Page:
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Tardigrade Mating Finally Caught on Camera, Is Suitably Weird


Tardigrade Phineas Jones/Flickr
Tardigrade Phineas Jones/Flickr

There are a lot of celebrity sex tapes out there, but the one that has a lot of scientists excited these days is the one that finally catches the tardigrade, the toughest animal in the world, in the act. Unsurprisingly, tardigrade sex is a bit unconventional, and, according to a new study in the Zoological Journal, it involves an awful lot of foreplay.

Tardigrades, all the rage on the internet and sometimes called water bears or moss piglets, rarely do anything the standard way. For instance, they live everywhere, from the highest mountains to the deepest oceans, and it's unbelievably difficult to kill one of these microscopic creatures. You can dry them out, starve, freeze, burn, irradiate, poison them, or stick them down in the deepest, most pressurized ocean trench. You can expose them to the vacuum of space!

Subjected to any of these trials, a tardigrade will transform into a desiccated little husk, but when it's over, you just add a little water to that corpse, and it will plump back up and be on its way, munching on algae like usual. When brought back to Earth after spending 10 days blasted by space radiation, a tardigrade will happily revive and lay a clutch of viable eggs.

Since discovering them in 1773, we've learned amazing things about these indestructible creatures, but their mating behavior has remained a mystery. Of course, there are around 1,200 species of the phylum Tardigrada out there, and not all of them mate in the same way — some are bisexual, some are hermaphroditic, while others reproduce asexually. But new video footage captured by a team of researchers at the Senckenberg Museum of Natural History in Görlitz, Germany provides some insight into how the deed is done in one bisexual species of tardigrade called Isohypsibius dastychi. And though it might not look like much to the untrained eye, the researchers assure us that things gets weird. If you're up for some microscopic copulation, you can check it out for yourself right here:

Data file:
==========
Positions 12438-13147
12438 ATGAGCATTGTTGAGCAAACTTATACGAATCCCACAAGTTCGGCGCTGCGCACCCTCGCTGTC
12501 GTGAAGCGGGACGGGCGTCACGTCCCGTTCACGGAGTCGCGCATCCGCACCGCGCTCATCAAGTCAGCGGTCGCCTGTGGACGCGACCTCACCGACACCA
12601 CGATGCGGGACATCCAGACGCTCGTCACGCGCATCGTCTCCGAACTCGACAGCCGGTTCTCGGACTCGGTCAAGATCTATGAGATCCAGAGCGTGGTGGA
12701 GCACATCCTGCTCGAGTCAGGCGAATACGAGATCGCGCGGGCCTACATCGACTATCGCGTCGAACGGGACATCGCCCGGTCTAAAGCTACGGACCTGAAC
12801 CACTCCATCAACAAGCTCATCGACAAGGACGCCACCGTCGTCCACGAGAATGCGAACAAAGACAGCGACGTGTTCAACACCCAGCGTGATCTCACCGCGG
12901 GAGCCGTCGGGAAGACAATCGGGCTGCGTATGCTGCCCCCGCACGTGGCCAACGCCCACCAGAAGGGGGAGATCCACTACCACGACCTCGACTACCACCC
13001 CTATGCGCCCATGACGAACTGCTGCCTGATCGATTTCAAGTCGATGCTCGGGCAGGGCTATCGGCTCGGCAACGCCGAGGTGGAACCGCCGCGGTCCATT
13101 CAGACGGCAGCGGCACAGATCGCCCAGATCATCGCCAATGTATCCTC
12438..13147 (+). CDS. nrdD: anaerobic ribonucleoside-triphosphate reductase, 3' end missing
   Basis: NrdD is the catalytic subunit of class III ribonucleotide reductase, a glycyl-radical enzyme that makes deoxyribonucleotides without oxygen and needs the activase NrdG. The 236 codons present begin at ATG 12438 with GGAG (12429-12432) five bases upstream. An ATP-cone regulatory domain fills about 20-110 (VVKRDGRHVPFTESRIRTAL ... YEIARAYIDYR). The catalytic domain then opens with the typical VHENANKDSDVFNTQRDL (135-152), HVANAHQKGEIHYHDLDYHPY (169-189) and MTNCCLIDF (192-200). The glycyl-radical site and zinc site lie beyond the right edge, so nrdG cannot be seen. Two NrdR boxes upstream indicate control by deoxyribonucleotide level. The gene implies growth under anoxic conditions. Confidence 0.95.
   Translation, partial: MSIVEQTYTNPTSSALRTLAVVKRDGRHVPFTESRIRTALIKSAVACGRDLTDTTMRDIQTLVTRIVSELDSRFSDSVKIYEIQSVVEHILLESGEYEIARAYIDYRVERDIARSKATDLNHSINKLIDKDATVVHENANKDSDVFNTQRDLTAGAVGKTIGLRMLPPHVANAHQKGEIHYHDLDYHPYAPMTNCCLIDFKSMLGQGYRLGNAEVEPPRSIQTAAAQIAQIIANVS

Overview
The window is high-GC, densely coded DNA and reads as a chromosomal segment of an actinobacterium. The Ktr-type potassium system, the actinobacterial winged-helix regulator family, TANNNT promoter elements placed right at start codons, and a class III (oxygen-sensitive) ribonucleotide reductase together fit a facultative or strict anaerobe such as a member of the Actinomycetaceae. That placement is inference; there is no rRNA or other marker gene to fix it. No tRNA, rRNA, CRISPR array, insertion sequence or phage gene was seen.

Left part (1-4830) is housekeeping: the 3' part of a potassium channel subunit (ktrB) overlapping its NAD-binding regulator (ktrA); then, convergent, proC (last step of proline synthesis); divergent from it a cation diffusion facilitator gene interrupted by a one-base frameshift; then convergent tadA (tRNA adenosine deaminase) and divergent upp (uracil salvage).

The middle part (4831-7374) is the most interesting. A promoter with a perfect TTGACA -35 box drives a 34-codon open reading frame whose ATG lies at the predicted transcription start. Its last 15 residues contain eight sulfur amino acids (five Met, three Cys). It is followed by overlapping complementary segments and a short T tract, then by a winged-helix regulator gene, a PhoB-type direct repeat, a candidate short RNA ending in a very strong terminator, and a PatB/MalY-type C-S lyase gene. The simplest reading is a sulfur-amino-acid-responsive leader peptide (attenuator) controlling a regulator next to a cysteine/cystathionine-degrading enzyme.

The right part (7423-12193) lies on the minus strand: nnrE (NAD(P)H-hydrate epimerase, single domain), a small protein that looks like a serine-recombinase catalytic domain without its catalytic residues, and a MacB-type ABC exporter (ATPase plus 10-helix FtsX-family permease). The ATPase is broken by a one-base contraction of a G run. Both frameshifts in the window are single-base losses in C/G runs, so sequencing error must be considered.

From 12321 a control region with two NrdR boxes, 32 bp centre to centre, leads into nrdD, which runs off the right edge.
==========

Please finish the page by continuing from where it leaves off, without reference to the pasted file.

The animals mate right after the female has molted, something that happens several times each year. The researchers paired off 30 male-female couples (assessing the sex of a tardigrade is no easy task in itself!) and filmed them doing their thing. They found that after the female's outer skin detaches, she lays eggs inside it. If, for whatever reason, no male happens to waddle by after she lays her eggs, no biggie, she just reabsorbs them back into her body. But if there is a male around, he sort of wraps his body around her head, and the two engage in an hour-long mutual stimulation marathon in which he might ejaculate several times into the space between her old skin and her new skin, fertilizing her eggs in the process.

Witnessing this unusual sex spectacle has raised almost as many questions with researchers as it's answered. For instance: How does the male his semen to the right place if he's essentially injecting it under her skin? And why so much foreplay for such a tiny beast?

But with all the surprising dimensions to the water bear, did anybody think tardigrade sex was going to be unremarkable?